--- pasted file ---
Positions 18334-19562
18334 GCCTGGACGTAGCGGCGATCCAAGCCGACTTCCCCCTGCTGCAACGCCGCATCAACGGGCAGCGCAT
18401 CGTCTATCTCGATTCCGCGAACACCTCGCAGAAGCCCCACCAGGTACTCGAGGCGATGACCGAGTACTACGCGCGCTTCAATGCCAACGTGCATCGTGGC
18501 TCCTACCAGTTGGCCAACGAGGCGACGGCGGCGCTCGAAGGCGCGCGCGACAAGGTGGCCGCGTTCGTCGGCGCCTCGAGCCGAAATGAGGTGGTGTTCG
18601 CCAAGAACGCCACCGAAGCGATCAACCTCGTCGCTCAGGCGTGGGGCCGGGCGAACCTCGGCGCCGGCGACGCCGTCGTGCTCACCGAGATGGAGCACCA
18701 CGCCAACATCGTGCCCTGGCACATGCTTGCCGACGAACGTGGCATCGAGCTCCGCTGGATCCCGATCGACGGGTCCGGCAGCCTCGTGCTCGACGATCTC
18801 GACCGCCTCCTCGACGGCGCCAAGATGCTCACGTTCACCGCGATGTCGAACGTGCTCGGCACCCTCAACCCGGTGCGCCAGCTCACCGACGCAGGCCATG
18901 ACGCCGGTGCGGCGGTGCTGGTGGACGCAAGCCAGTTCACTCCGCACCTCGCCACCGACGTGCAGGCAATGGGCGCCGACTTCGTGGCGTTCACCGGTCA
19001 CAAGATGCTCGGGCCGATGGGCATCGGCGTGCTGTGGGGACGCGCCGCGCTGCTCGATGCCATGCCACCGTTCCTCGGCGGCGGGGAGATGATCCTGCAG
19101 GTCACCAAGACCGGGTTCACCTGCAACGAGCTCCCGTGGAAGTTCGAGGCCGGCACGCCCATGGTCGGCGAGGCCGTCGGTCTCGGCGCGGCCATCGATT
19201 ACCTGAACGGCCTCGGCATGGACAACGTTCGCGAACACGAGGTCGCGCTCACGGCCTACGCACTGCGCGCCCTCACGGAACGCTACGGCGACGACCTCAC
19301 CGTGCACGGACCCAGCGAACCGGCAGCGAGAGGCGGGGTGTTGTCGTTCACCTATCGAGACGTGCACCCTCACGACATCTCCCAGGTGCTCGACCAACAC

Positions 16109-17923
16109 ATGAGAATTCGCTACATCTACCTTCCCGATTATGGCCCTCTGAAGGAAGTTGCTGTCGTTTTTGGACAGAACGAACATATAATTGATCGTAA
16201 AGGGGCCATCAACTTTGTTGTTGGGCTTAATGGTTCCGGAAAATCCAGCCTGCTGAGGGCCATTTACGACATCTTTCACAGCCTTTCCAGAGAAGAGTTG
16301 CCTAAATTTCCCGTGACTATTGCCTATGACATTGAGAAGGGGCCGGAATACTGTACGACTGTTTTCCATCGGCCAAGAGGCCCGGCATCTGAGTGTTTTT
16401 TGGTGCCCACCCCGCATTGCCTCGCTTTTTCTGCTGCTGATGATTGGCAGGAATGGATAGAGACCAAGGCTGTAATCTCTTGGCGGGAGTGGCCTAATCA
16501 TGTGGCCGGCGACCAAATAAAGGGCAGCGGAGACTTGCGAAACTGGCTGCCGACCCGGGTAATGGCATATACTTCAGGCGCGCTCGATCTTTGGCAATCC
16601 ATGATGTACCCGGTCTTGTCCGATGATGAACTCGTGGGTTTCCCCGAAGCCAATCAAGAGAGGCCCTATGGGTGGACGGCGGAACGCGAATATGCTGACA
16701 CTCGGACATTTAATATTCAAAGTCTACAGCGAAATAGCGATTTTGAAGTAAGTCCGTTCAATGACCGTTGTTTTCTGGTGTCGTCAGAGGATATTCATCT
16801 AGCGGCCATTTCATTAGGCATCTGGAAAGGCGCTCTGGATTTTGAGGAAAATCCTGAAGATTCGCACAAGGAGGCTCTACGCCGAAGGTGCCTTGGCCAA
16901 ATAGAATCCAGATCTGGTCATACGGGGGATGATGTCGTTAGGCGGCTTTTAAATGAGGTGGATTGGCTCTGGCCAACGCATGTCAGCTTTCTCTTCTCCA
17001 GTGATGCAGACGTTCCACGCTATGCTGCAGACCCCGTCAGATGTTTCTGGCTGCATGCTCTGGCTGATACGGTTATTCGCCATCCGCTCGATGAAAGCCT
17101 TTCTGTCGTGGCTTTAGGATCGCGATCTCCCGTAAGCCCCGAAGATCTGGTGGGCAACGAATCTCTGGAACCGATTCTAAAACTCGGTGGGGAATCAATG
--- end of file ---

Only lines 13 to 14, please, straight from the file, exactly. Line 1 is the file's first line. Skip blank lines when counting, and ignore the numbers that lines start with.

Positions 16109-17923
16109 ATGAGAATTCGCTACATCTACCTTCCCGATTATGGCCCTCTGAAGGAAGTTGCTGTCGTTTTTGGACAGAACGAACATATAATTGATCGTAA